Inspired by queer events.
Skin musk dribbling with pear cream, orris root, vanilla bean, and raw honey.
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– April 1, 2023
This scent is AMAZING , I can’t stop sniffing myself. The pear cream and honey are very forward in this with little hints of the skin musk making it sexy.
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In some interpretations, her shield bears the eagle of dominion, in others, it is emblazoned with the symbol of the planet Venus. The sovereignty of love, the protection and succor of a benevolent mother-queen: white patchouli and helichrysum with blackcurrant, white sage, praline, vetiver, and orris root.
‘Is there anybody there?’ said the Traveller,
Knocking on the moonlit door;
And his horse in the silence champed the grasses
Of the forest’s ferny floor:
And a bird flew up out of the turret,
Above the Traveller’s head
And he smote upon the door again a second time;
‘Is there anybody there?’ he said.
But no one descended to the Traveller;
No head from the leaf-fringed sill
Leaned over and looked into his grey eyes,
Where he stood perplexed and still.
But only a host of phantom listeners
That dwelt in the lone house then
Stood listening in the quiet of the moonlight
To that voice from the world of men:
Stood thronging the faint moonbeams on the dark stair,
That goes down to the empty hall,
Hearkening in an air stirred and shaken
By the lonely Traveller’s call.
And he felt in his heart their strangeness,
Their stillness answering his cry,
While his horse moved, cropping the dark turf,
‘Neath the starred and leafy sky;
For he suddenly smote on the door, even
Louder, and lifted his head:—
‘Tell them I came, and no one answered,
That I kept my word,’ he said.
Never the least stir made the listeners,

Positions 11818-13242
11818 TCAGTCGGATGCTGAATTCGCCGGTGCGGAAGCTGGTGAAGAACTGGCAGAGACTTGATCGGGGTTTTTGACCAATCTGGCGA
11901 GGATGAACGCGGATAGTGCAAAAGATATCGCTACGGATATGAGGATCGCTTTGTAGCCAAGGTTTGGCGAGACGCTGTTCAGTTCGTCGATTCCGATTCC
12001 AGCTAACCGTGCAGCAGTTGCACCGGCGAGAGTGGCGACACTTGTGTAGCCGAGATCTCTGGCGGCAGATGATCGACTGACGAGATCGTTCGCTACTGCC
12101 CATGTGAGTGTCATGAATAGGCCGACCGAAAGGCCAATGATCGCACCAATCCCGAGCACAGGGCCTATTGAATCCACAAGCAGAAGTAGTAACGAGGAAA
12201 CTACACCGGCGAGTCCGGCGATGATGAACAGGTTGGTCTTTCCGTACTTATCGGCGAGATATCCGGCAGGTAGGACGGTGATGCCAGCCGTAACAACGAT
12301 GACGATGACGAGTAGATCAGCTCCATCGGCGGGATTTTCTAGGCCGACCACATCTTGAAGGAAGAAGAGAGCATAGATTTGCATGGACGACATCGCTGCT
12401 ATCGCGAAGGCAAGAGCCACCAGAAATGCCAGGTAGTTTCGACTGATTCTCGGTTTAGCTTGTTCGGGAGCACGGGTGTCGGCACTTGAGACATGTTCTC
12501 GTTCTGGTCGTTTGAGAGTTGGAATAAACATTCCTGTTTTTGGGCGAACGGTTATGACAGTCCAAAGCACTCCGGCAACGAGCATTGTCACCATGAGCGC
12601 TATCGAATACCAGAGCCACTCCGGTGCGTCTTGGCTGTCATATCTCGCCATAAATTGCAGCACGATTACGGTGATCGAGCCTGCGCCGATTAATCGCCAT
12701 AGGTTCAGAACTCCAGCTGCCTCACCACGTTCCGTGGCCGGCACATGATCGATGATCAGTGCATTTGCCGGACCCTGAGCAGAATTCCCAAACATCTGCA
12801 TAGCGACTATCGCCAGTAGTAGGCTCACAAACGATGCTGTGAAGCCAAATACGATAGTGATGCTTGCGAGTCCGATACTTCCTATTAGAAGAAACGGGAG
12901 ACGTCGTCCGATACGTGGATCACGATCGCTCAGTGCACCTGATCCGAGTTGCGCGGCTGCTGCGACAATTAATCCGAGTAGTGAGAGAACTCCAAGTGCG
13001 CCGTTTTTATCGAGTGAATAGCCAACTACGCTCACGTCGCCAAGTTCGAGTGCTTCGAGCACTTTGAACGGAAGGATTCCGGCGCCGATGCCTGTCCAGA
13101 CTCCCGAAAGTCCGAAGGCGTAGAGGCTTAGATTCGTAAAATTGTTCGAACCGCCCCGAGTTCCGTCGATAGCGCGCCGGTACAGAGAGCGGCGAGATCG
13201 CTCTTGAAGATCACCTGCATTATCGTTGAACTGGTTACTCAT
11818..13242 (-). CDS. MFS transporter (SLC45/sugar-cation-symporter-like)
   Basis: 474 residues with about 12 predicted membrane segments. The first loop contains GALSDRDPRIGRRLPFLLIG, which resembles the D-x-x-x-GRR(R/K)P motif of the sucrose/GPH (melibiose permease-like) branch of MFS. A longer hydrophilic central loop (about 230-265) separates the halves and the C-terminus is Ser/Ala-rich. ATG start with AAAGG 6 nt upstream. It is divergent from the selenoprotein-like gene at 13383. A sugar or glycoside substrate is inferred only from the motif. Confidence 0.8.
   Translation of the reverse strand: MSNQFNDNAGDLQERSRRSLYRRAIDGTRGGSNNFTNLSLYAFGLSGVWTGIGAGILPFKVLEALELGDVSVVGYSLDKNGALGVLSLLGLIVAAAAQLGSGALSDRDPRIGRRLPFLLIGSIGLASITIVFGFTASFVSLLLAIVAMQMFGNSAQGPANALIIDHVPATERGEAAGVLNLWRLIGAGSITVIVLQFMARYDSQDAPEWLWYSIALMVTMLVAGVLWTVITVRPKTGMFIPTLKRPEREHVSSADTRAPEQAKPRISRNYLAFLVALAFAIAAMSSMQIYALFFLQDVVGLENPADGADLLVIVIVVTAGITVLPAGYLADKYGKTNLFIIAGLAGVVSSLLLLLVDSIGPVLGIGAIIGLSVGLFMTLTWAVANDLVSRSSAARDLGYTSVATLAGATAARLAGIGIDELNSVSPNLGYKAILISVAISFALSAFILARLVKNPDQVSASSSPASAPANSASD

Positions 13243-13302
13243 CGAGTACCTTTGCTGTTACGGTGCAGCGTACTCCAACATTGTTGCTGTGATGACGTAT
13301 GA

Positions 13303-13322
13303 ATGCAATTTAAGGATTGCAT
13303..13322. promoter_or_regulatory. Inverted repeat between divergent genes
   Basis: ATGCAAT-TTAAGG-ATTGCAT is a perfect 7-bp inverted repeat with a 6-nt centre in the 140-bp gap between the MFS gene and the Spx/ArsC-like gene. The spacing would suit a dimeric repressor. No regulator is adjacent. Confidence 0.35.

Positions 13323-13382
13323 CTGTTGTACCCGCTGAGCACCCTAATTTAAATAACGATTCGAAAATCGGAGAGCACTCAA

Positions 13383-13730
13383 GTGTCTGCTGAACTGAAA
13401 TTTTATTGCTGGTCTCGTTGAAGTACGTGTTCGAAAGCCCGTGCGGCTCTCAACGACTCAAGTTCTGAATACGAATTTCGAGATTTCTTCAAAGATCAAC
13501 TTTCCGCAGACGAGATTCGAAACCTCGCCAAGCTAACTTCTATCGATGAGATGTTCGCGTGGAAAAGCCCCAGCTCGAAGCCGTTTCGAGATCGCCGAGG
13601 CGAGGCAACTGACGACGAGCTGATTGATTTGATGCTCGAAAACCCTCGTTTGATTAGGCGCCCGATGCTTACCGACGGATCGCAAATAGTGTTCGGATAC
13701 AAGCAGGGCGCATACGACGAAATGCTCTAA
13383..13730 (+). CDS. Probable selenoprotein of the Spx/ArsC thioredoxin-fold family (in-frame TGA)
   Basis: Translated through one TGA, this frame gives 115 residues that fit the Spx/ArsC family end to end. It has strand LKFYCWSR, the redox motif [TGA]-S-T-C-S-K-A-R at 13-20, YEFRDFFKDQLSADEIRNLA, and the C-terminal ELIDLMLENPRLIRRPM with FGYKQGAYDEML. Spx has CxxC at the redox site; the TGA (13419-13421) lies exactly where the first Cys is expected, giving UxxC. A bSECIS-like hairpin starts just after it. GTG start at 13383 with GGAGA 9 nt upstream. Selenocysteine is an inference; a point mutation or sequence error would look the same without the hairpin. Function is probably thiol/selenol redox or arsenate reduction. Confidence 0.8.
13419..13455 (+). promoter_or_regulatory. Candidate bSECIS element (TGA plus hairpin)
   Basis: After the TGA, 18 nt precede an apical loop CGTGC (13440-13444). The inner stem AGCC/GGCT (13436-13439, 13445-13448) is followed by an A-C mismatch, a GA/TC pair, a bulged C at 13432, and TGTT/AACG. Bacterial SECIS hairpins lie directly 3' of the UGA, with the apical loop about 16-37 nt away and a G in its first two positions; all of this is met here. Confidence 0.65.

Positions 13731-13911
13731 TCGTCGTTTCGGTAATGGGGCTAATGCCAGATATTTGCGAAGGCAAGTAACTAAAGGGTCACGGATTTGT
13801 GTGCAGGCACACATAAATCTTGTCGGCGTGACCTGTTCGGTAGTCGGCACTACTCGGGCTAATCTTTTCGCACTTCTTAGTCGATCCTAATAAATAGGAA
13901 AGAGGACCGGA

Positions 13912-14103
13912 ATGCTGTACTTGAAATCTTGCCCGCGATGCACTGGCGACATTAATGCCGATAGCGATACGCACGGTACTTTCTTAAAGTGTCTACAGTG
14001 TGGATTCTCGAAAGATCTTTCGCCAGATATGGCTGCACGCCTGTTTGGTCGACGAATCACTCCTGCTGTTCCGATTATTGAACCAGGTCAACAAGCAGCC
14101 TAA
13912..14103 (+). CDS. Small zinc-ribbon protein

Though every word he spake
Fell echoing through the shadowiness of the still house
From the one man left awake:
Ay, they heard his foot upon the stirrup,
And the sound of iron on stone,
And how the silence surged softly backward,
When the plunging hoofs were gone.
– Walter De La Mare
A host of phantoms: mist-pale lilac, orris root, bruised violets, mugwort, white amber, yuzu, white champa, and white musk.
The ringing of a gong seizes your attention, and you follow the sound to the next stage. It is empty, devoid of any backdrop, and the platform is dark. A haze blankets your vision, like heat radiating off of the desert floor. You hear the sound of hands clapping a steady rhythm, and within moments, the haze begins to coalesce into the forms of a troupe of ghostly women, clad in linen shifts. Their wraithlike hands pluck at the strings of translucent zithers and harps, shake spectral sistrums, and their pallid lips blow upon ethereal flutes. The music that they play is discordant, otherworldly, and seems to be at once a funeral dirge and a paean to life: a triumphant lamentation. As the sound swells, you hear the beating of wings in the distance, and a keen, a siren’s ululation, joins the haunting melody. As the song reaches its eerie crescendo, a beautiful winged woman alights on the stage, summoned by the phantom song. Her skin is dusky brown, and the vigor of her youthful body seems in conflict with the depth of grief reflected in her eyes. Her wings spread out behind her in morbid majesty, and she takes flight. Her dance is, itself, a visible act of mourning, and is almost sensual in its sorrow.
Frankincense, hyssop, hibiscus, river reeds, orris root, palm frond, and olibanum.
The yellowed country records containing her testimony and that of her accusers were so damnably suggestive of things beyond human experience – and the descriptions of the darting little furry object which served as her familiar were so painfully realistic despite their incredible details.
That object – no larger than a good-sized rat and quaintly called by the townspeople “Brown Jenkin – seemed to have been the fruit of a remarkable case of sympathetic herd-delusion, for in 1692 no less than eleven persons had testified to glimpsing it. There were recent rumours, too, with a baffling and disconcerting amount of agreement. Witnesses said it had long hair and the shape of a rat, but that its sharp-toothed, bearded face was evilly human while its paws were like tiny human hands. It took messages betwixt old Keziah and the devil, and was nursed on the witch’s blood, which it sucked like a vampire. Its voice was a kind of loathsome titter, and it could speak all languages. Of all the bizarre monstrosities in Gilman’s dreams, nothing filled him with greater panic and nausea than this blasphemous and diminutive hybrid, whose image flitted across his vision in a form a thousandfold more hateful than anything his waking mind had deduced from the ancient records and the modern whispers.
A small, furry, sharp-toothed scent that will nuzzle you curiously in the black hours before dawn: dusty white sandalwood and orris root, dry coconut husk, creeping musk, and the residue of ceremonial incense.